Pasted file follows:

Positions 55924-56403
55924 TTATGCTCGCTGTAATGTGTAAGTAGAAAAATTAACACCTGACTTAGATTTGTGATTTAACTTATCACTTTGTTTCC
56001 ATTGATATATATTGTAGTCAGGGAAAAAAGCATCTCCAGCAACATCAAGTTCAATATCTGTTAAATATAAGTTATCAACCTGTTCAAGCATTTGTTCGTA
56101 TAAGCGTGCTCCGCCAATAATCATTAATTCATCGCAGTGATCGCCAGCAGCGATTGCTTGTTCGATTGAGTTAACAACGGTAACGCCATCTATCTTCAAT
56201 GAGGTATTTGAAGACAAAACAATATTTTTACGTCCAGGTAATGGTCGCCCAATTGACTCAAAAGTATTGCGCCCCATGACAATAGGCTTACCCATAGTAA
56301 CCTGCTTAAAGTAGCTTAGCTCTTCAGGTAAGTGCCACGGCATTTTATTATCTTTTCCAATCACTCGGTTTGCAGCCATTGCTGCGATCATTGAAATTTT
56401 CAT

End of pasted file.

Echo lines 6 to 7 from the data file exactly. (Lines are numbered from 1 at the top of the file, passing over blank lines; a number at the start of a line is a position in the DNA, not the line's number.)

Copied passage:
56301 CCTGCTTAAAGTAGCTTAGCTCTTCAGGTAAGTGCCACGGCATTTTATTATCTTTTCCAATCACTCGGTTTGCAGCCATTGCTGCGATCATTGAAATTTT
56401 CAT